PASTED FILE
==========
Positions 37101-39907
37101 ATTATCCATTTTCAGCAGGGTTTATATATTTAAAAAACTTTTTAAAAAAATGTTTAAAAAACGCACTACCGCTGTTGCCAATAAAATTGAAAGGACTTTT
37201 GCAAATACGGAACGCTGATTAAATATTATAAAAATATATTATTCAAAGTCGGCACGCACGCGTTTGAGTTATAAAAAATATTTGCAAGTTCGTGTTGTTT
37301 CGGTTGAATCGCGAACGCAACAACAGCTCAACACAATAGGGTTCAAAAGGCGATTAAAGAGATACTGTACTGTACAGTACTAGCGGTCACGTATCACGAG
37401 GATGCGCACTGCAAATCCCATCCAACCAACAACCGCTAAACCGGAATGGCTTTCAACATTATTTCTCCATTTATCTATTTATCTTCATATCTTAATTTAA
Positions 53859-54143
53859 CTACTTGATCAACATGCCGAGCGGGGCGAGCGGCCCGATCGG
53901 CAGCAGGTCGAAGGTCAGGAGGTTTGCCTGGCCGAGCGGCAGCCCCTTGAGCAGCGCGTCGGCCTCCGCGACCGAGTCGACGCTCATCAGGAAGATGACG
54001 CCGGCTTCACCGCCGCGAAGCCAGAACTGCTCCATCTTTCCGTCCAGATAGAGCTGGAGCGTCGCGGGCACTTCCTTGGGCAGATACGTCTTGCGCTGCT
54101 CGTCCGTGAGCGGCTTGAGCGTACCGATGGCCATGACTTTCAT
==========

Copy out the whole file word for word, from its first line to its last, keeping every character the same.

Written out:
Positions 37101-39907
37101 ATTATCCATTTTCAGCAGGGTTTATATATTTAAAAAACTTTTTAAAAAAATGTTTAAAAAACGCACTACCGCTGTTGCCAATAAAATTGAAAGGACTTTT
37201 GCAAATACGGAACGCTGATTAAATATTATAAAAATATATTATTCAAAGTCGGCACGCACGCGTTTGAGTTATAAAAAATATTTGCAAGTTCGTGTTGTTT
37301 CGGTTGAATCGCGAACGCAACAACAGCTCAACACAATAGGGTTCAAAAGGCGATTAAAGAGATACTGTACTGTACAGTACTAGCGGTCACGTATCACGAG
37401 GATGCGCACTGCAAATCCCATCCAACCAACAACCGCTAAACCGGAATGGCTTTCAACATTATTTCTCCATTTATCTATTTATCTTCATATCTTAATTTAA
Positions 53859-54143
53859 CTACTTGATCAACATGCCGAGCGGGGCGAGCGGCCCGATCGG
53901 CAGCAGGTCGAAGGTCAGGAGGTTTGCCTGGCCGAGCGGCAGCCCCTTGAGCAGCGCGTCGGCCTCCGCGACCGAGTCGACGCTCATCAGGAAGATGACG
54001 CCGGCTTCACCGCCGCGAAGCCAGAACTGCTCCATCTTTCCGTCCAGATAGAGCTGGAGCGTCGCGGGCACTTCCTTGGGCAGATACGTCTTGCGCTGCT
54101 CGTCCGTGAGCGGCTTGAGCGTACCGATGGCCATGACTTTCAT